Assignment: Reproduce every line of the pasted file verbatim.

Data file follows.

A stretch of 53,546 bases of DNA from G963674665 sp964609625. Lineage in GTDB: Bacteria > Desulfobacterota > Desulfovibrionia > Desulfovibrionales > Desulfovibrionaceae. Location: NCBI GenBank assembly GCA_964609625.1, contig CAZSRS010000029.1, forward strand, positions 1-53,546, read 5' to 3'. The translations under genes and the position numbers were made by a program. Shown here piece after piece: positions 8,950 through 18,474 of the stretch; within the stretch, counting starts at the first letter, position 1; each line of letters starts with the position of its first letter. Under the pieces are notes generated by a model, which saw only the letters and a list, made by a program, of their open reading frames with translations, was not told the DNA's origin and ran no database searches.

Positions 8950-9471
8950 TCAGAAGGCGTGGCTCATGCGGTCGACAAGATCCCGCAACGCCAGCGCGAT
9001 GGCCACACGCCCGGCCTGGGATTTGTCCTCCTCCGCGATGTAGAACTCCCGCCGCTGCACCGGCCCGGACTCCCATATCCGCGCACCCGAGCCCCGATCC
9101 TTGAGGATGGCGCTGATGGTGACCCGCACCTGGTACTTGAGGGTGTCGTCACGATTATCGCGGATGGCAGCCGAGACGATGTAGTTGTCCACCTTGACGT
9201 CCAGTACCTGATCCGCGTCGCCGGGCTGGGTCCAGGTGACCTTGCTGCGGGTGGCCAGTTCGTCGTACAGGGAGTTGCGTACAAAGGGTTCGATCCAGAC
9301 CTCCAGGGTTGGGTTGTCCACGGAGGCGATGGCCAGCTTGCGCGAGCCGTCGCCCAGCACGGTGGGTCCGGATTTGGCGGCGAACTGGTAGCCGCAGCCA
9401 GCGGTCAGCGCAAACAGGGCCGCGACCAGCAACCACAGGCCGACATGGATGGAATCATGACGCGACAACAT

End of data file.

A stretch of 53,546 bases of DNA from G963674665 sp964609625. Lineage in GTDB: Bacteria > Desulfobacterota > Desulfovibrionia > Desulfovibrionales > Desulfovibrionaceae. Location: NCBI GenBank assembly GCA_964609625.1, contig CAZSRS010000029.1, forward strand, positions 1-53,546, read 5' to 3'. The translations under genes and the position numbers were made by a program. Shown here piece after piece: positions 8,950 through 18,474 of the stretch; within the stretch, counting starts at the first letter, position 1; each line of letters starts with the position of its first letter. Under the pieces are notes generated by a model, which saw only the letters and a list, made by a program, of their open reading frames with translations, was not told the DNA's origin and ran no database searches.

Positions 8950-9471
8950 TCAGAAGGCGTGGCTCATGCGGTCGACAAGATCCCGCAACGCCAGCGCGAT
9001 GGCCACACGCCCGGCCTGGGATTTGTCCTCCTCCGCGATGTAGAACTCCCGCCGCTGCACCGGCCCGGACTCCCATATCCGCGCACCCGAGCCCCGATCC
9101 TTGAGGATGGCGCTGATGGTGACCCGCACCTGGTACTTGAGGGTGTCGTCACGATTATCGCGGATGGCAGCCGAGACGATGTAGTTGTCCACCTTGACGT
9201 CCAGTACCTGATCCGCGTCGCCGGGCTGGGTCCAGGTGACCTTGCTGCGGGTGGCCAGTTCGTCGTACAGGGAGTTGCGTACAAAGGGTTCGATCCAGAC
9301 CTCCAGGGTTGGGTTGTCCACGGAGGCGATGGCCAGCTTGCGCGAGCCGTCGCCCAGCACGGTGGGTCCGGATTTGGCGGCGAACTGGTAGCCGCAGCCA
9401 GCGGTCAGCGCAAACAGGGCCGCGACCAGCAACCACAGGCCGACATGGATGGAATCATGACGCGACAACAT